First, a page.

Selkie the gray seal lives on the American Trail exhibit at the National Zoo in Washington. She’s 43 years old and can’t see. (Mark Van Bergh/Smithsonian Institution)

Selkie the gray seal rips a silvery hunk of butterfish in half, gulps it down and looks to her keeper for more. Allie Killam, who cares for Selkie and other animals on the American Trail exhibit at the Smithsonian’s National Zoo, drops a slippery squid into the seal’s open mouth. Her teeth are worn with age. Cataracts cloud her eyes. She can’t see, but Selkie, 43, slurps the slimy stuff with ease. When she hears Killam tap the empty metal bucket against the edge of the pool, the seal knows chow time is over. She slips back into her pool with hardly a splash.

Maintaining Selkie’s ample weight and communicating through sound and touch are two ways that keepers care for the zoo’s eldest seal. She also gets dietary supplements and regular medical care. To make life easy, her exhibit includes ramps and steps so she can “haul out” of her pool without overexerting herself.

Zoos all over the world provide special care for elderly residents, such as an elderly gorilla at a zoo in Illinois whose keepers provide human medicine to ease aching joints. Like Selkie, these animals are cherished ambassadors who educate the public about their species.

Rob Vernon, a spokesman for the Association of Zoos & Aquariums (AZA) in Silver Spring, Maryland, says that through years of work, zoos have found ways to change habitats and nutrition and veterinary health programs to benefit older animals.

“Professional caretakers, like zookeepers and veterinarians, at AZA-accredited zoos are passionate and compassionate about the animals they care for,” he said in an email.

Dorothy, a 58-year-old Cuban crocodile at the National Zoo’s Reptile Discovery Center. There may be fewer than 3,000 Cuban crocs in the wild today, so every egg she lays counts. (Jacquelyn Martin/Associated Press)

In the wild, life for an animal such as Selkie would be much different. And, on average, much shorter. A gray seal in the wild might live to be 20 or 25 years old. It would have to hunt for food and dodge predators such as sharks and killer whales.

In captivity, some elderly animals are helping to save their species, such as a 58-year-old Cuban crocodile named Dorothy, who lives in the National Zoo’s Reptile Discovery Center. There may be fewer than 3,000 Cuban crocodiles left in the wild today. Every egg Dorothy lays could turn into an important, healthy hatchling. In 2012, Dorothy hatched two green-and-gold-speckled Cuban croc babies. Last year, she hatched five. She may lay eggs again next month.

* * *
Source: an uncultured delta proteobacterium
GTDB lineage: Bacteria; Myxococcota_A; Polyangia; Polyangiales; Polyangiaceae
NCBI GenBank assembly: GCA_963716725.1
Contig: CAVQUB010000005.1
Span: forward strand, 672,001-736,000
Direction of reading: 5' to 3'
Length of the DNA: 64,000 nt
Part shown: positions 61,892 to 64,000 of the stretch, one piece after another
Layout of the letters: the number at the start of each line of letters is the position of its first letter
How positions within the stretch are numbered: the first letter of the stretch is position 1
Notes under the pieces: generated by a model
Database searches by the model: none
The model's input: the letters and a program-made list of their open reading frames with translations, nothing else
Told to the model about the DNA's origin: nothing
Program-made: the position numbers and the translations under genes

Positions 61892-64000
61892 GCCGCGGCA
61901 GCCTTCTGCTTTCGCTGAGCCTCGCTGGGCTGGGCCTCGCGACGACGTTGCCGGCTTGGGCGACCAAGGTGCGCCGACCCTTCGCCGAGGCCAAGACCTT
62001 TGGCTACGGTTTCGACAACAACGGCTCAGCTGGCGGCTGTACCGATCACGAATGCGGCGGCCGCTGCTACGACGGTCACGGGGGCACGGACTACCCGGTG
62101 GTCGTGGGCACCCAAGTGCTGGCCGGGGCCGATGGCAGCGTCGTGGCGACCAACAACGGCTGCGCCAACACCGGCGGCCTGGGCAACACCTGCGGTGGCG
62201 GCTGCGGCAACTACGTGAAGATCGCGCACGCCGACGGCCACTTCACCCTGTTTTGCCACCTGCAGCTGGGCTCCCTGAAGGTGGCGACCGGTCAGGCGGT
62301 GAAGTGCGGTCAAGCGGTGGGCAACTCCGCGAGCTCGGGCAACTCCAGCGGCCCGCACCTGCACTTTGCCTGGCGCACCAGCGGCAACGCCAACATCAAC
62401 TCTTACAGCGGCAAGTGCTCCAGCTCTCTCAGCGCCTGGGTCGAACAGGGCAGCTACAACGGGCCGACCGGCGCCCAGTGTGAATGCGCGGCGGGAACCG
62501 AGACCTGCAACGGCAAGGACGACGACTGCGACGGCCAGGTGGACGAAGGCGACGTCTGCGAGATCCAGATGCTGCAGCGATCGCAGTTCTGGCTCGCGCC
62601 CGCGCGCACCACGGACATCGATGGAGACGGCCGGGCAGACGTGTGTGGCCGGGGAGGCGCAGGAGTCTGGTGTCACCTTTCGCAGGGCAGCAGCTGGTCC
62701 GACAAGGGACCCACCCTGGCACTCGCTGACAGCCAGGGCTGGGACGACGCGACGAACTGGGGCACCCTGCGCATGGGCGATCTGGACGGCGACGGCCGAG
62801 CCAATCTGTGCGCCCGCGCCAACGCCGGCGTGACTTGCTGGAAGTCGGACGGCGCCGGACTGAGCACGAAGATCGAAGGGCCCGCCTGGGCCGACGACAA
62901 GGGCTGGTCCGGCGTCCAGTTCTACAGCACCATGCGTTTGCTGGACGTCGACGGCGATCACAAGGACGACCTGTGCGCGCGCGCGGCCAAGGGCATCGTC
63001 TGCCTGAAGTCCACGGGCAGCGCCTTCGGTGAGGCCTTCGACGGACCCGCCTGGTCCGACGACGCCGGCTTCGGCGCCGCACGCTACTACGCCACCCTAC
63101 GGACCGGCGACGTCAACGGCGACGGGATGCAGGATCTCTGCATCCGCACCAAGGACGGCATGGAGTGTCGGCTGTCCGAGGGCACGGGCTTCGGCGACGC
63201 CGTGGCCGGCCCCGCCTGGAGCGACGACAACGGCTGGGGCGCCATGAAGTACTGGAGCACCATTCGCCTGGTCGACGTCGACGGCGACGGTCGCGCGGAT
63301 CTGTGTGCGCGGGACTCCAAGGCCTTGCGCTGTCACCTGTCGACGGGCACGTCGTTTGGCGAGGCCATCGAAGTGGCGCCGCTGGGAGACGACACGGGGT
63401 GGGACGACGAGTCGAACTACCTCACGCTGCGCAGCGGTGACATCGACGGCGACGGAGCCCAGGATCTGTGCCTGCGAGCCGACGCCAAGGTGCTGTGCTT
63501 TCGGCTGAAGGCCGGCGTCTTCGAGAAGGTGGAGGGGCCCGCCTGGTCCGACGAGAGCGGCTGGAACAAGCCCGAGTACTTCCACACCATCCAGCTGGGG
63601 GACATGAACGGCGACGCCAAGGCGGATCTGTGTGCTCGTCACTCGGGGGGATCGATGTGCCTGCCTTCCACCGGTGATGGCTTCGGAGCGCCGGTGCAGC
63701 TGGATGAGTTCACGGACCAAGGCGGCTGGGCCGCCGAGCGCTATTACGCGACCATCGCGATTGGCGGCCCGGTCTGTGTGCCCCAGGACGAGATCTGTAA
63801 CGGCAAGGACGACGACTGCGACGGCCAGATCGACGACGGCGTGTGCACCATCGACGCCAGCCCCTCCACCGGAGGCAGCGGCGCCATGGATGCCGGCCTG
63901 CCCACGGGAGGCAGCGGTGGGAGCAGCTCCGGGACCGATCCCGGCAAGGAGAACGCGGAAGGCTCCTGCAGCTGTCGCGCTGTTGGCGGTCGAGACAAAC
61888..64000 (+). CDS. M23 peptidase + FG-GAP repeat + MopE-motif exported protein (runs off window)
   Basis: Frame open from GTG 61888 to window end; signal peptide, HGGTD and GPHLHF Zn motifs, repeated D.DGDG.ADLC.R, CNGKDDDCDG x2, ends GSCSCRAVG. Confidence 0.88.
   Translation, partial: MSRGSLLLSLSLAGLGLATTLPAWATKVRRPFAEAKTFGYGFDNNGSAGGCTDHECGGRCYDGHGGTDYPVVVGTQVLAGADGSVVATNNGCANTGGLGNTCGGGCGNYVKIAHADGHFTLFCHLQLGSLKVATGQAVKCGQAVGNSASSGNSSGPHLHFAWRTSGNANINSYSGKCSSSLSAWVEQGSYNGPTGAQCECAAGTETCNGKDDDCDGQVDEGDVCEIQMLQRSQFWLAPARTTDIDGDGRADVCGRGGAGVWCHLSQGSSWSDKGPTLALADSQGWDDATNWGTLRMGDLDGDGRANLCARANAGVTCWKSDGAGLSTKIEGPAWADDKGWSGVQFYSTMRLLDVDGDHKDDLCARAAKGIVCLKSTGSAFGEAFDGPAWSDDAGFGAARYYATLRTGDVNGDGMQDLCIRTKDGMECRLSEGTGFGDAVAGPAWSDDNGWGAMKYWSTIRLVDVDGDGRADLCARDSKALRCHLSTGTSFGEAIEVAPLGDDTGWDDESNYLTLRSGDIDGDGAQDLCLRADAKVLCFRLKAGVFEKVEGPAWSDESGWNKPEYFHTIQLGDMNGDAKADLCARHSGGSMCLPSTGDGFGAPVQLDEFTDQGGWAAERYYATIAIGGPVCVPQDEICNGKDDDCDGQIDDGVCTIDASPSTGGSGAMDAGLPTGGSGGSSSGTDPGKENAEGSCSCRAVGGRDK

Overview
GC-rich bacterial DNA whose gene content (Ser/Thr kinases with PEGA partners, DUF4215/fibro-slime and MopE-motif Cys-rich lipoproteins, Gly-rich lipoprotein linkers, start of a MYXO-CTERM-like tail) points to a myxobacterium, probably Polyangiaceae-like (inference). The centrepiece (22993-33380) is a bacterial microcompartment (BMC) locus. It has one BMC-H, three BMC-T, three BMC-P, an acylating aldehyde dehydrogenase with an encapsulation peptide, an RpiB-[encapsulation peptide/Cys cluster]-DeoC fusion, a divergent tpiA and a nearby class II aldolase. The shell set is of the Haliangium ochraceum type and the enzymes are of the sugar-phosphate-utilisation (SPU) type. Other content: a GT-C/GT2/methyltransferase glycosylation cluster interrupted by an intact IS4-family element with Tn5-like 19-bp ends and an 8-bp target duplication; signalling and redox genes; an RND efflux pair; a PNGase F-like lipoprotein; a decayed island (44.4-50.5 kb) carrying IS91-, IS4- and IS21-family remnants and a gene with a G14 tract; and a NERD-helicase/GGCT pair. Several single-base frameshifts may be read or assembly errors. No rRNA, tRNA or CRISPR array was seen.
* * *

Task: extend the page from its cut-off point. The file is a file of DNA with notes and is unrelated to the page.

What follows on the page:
To keep this species-saving mom in top condition, keeper Lauren Augustine hides calcium supplements in the whole rabbits, chickens and fish carcasses that Dorothy eats. Augustine also keeps a sharp eye on behavior of all the naturally aggressive, territorial crocs in the exhibit to make sure they’re getting along.

For both Dorothy and Selkie (grandma to Rona, one of the zoo’s younger gray seals), the days are generally quiet. “At her age, Selkie just wants to relax and have food put in her face,” Killam says. “We just want to set her up for success.”

Meet the Animals

You can visit and learn from elderly zoo animals across the country.

●Selkie, a 43-year-old gray seal, lives on the American Trail exhibit at the Smithsonian’s National Zoo.

●Dorothy, a 58-year-old Cuban crocodile, lives at the National Zoo’s Reptile Discovery Center.

●Ramar the gorilla, who is at least 48, lives at the Brookfield Zoo in Brookfield, Illinois.

●Mek Degong the Malayan tiger is 18. She gave birth to four cubs in 2014 at the Fresno Chaffee Zoo in California.

●Packy, an Asian elephant at the Oregon Zoo in Portland, Oregon, turned 54 on April 14. He’s the oldest male Asian elephant in North America.